A world sport such as football often undergoes analysis by many different people and organisations. Trying to understand what makes one team better than another is a task everyone tries to do, and this involves discerning the numerous tactics and play-styles. One such style is the “tiki-taka”, perfected by Barcelona FC and employed by the Spain national team.
Tiki-taka is a tactical play-style that involves quick passing and constantly moving players. The idea is to move the ball quickly between players in triangles and pinning opposition players in the own half. A large part of this tactic is being patient, to keep passing and wait for an opportunity to score a goal. A team can’t score if they don’t even have the ball!
This particular style of football was made famous in Spain, by Barcelona FC. In fact, it was so successful that it was adopted by the Spanish national team and won them many trophies as a result. Not only this, but there are a myriad of documents that attempt to analyse this tactic, in order to replicate it. There are no direct comparisons made between Spanish football styles and Australia, but we can establish which team is better simply by statistics alone.
The only competition the two teams play in together, is the World Cup. Spain has won the world cup and Australia hasn’t. On top of that, the FIFA World ranking rates Spain as the #6 in the world and Australia as #58. It can be easily determined that the Spanish style of football is superior to the Australian style, whatever that may be.
This ethnocentric view however is quickly adopted by many people all over the world, when they compare their own country’s football to Spain’s. Only Spain’s direct competition such as Germany or Argentina may not adopt these ethnocentric views of tiki-taka, and instead analyse their style through a lens of cultural relativity.
When one thinks of ‘Spanish Football’, there are two teams that are known all over the world. FC Barcelona and Real Madrid FC. Outside of Spain, these two teams are essentialised as the whole of spanish football, while other teams within the spanish La Liga are barely known.
People who don’t follow the Spanish Football League will still know of the clash between these two giant clubs; the El Clasico. To most people outside of Spain, the El Clasico is Spanish football. Even though there are 18 other teams within the league, everyone only knows of the fabled match between Barcelona and Madrid.
This essentialism came from a long history between the two clubs, it is not only a football rivalry but a Spanish political rivalry between the cities of Barcelona and Madrid, between Catalonia and Madrid.
Political Banner at the El Clasico.
However this limits the view of Spanish Football. Clubs like Atletico Madrid and Valencia FC are teams that are just as good, however do not possess the same recognition as Barcelona or Real Madrid. Atletico in particular, always being overshadowed by fellow Madrid club Real Madrid.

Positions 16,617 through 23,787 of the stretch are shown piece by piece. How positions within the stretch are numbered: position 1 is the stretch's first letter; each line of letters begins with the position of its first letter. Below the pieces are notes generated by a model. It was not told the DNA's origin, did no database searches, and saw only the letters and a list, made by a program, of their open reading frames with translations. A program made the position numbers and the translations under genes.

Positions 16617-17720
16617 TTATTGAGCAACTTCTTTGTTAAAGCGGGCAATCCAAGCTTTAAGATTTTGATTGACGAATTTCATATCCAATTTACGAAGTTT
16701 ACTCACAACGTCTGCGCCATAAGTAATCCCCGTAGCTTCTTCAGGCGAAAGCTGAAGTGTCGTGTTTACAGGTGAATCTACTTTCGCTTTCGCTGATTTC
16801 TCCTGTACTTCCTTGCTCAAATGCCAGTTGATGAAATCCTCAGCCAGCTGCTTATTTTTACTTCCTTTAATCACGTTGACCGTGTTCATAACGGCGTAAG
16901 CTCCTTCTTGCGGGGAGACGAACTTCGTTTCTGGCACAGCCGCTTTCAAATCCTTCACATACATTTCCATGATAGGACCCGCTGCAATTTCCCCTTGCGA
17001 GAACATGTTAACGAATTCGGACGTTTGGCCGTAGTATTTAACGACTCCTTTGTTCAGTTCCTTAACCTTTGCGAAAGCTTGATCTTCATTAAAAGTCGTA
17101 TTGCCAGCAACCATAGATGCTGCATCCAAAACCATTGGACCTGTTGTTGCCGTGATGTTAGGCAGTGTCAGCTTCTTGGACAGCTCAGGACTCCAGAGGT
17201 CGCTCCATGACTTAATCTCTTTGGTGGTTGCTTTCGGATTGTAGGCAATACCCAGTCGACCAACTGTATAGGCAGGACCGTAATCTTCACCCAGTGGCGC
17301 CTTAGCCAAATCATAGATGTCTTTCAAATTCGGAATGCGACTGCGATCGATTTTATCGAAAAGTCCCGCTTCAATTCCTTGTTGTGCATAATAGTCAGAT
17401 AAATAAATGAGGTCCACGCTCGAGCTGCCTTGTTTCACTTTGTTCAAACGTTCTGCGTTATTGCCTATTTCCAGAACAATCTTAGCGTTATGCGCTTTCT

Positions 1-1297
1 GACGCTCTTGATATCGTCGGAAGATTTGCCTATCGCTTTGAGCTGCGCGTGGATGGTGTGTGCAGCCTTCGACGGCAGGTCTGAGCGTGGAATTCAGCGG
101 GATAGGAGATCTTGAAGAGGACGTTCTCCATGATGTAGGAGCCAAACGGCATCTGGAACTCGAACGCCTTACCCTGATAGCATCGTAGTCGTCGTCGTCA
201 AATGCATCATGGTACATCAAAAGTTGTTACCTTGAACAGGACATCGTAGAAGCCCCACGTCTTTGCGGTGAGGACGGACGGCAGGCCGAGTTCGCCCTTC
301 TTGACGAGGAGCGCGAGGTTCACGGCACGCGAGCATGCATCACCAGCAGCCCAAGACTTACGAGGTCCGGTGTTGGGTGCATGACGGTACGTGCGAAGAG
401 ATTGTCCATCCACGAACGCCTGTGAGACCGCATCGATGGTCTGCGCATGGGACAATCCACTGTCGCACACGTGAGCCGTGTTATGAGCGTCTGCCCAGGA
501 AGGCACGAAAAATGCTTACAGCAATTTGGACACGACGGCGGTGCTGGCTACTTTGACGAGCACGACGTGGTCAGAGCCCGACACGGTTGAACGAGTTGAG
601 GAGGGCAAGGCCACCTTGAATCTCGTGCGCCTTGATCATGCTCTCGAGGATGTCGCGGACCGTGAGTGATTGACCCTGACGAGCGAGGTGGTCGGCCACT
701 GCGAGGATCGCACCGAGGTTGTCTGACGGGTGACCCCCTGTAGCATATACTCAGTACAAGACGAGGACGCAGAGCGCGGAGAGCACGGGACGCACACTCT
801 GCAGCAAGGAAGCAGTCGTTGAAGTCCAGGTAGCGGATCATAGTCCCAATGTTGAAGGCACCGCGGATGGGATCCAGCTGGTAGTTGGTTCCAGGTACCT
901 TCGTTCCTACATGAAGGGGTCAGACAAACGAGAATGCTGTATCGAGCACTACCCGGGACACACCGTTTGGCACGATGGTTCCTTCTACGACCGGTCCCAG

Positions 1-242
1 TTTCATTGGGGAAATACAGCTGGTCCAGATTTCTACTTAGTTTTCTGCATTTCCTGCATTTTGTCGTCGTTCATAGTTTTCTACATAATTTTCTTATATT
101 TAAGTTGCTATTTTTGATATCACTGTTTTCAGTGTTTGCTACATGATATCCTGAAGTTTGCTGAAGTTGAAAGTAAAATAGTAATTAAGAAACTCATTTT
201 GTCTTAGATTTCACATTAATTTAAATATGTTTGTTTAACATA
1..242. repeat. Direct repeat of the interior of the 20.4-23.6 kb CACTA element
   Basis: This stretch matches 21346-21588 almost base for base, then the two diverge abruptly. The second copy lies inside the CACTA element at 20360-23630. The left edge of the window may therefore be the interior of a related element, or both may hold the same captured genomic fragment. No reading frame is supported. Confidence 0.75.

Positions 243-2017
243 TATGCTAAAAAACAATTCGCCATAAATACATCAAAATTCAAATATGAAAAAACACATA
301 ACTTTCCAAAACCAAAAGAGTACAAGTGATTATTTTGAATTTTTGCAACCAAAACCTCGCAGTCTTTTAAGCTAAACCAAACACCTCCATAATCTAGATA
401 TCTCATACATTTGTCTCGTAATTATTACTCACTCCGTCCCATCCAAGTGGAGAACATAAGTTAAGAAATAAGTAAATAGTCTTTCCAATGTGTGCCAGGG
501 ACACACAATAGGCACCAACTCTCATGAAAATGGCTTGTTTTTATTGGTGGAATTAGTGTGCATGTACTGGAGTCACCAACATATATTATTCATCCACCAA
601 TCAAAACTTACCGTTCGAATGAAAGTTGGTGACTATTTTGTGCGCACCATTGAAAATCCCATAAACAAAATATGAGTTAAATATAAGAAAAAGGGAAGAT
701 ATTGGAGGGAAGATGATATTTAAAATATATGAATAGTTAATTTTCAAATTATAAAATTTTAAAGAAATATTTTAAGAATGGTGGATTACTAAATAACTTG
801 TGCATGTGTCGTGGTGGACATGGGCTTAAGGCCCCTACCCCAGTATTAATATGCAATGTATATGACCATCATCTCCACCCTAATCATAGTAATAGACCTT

Growth of new rivalries between clubs is one way of challenging this essentialism of Spanish Football. Showing that there is more to Football in Spain than just Barcelona and Real Madrid, the El Clasico. The Madrid Derby (Real vs Atletico Madrid), the Seville Derby (Real Betis vs Sevilla FC) and the Galician Derby (Celta Vigo vs Deportivo) are just some of the emerging rivalries being recognised worldwide.
The El Clasico unfortunately paints the picture that Spanish football only exists in Madrid and Barcelona, two cities that people will often travel to in order to see matches live. In fact there are a myriad of other cities where you can watch football that is just as exciting, such as Valencia and Sevilla!
However the El Clasico has too much history behind it and meaning for the Spanish people to be quickly overthrown as the face of Spanish Football…
The Santiago Bernabeu Stadium entrance.
Estadio Santiago Bernabeu. The home stadium of Real Madrid Football Club. Opened in 1947 and has a total capacity of 85,454 seats, it is one of the most famous stadiums in Spain. It is a landmark of epic proportions, and represents how massive the club is to the city of Madrid and Spain as a whole.
The inside of the Bernabeu.
The stadium was originally named ‘Campo de Chamartín‘, until it was deemed too small and redeveloped into the Bernabeu. The stadium initially kept it’s old name, but was later renamed to the Santiago Bernabeu in honour of the club president who proposed the new stadium.
The Bernabeu has hosted a plethora of historical matches. This includes 4 European Cups, 4 Champions League Finals as well as the 1982 World Cup. The stadium has been broadcast all over the world and remains a historic and iconic stadium in Madrid, the capital of Spain.
Not only this, but there have also been many footballing legends that have graced the pitch of the Bernabeu. Nearly all of the most famous football players will have at some point played for Real Madrid and called the Bernabeu their home ground. This includes: David Beckham, Ricardo Zamora, Roberto Carlos, Brazilian Ronaldo and Christiano Ronaldo to name a few.
Normally, if one were to visit Madrid, a trip to the Bernabeu is on the list. However it would just be a photo of the empty inside and maybe the entrance, like I’ve shown in this post. What people wouldn’t be able to experience is the atmosphere of a game at the Bernabeu. To watch one of the best football teams in the world play in one of the most prestigious stadiums in the world is in itself a milestone in life.
There are no words to describe what it feels like to be there in person, immersed in the atmosphere that the stadium brings…